Duke Doctor Solves Woman's Post Weight-Loss Skin Problem
Posted December 20, 2002
WARRENTON, Va. — Doctors are trying to help solve a problem that many people who have lost a lot of weight say keeps them from being happy with their appearance.
The problem is extra skin.
Pam Pelletier said her life has been changed by gastric bypass surgery.
The surgery helped her lose 145 pounds in less than a year.
"It came off quickly," she said. "My youngest daughter weighs around 140 pounds, so I lost her, plus five pounds. That's what I tell everybody."
Doctors told Pelletier that for the first time in her life, she is at a healthy weight.
But the weight loss left about eight inches of sagging skin behind.
"It's hard to be small for the first time in your life and then not be able to wear what you want to wear," Pelletier said.
Dr. Michael Zenn, a plastic surgeon at Duke University Medical Center, said removing the extra skin is often the only way to get rid of it.
"We do see a lot of patients who have lost a significant amount of weight," Zenn said. "We're talking 50 pounds or more."
But the procedure is safe only when a patient is at his or her ideal weight.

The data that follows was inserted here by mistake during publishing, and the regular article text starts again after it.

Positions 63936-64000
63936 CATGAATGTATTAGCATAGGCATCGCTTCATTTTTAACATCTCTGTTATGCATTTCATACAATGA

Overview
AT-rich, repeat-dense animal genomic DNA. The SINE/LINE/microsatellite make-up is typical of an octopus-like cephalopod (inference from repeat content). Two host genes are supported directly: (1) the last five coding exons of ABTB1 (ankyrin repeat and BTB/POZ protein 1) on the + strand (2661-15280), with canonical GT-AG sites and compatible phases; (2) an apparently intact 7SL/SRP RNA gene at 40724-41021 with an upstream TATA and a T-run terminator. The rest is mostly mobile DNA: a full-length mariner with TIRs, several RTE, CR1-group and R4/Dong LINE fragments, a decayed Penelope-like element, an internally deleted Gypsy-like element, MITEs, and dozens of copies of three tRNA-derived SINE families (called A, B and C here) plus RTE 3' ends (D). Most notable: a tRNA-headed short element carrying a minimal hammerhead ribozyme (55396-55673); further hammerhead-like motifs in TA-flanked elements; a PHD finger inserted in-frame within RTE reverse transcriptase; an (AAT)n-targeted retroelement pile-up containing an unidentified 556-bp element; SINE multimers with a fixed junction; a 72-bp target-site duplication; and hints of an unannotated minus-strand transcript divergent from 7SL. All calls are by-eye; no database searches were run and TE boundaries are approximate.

"What will happen is, we'll take some tissue out, " Zenn said, "make them look nice and flat, and then they'll lose 25 more pounds, and then, guess what? There's extra skin again."
Two months ago, Zenn removed excess skin from Pelletier's arms.
"He took about a pound out of each arm," Pelletier said.
She said the procedure was an early Christmas present. But now she is focusing on exercise and toning.
Surgeons said sometimes patients mistakenly request skin removal when all they really need is muscle toning and exercise.
Pelletier said she is happy with how she looks and feels, which was her inspiration all along.
"I'm doing this for me," she said. "I'm not doing it for my husband or my kids or anyone else. This is for me. This is something I want."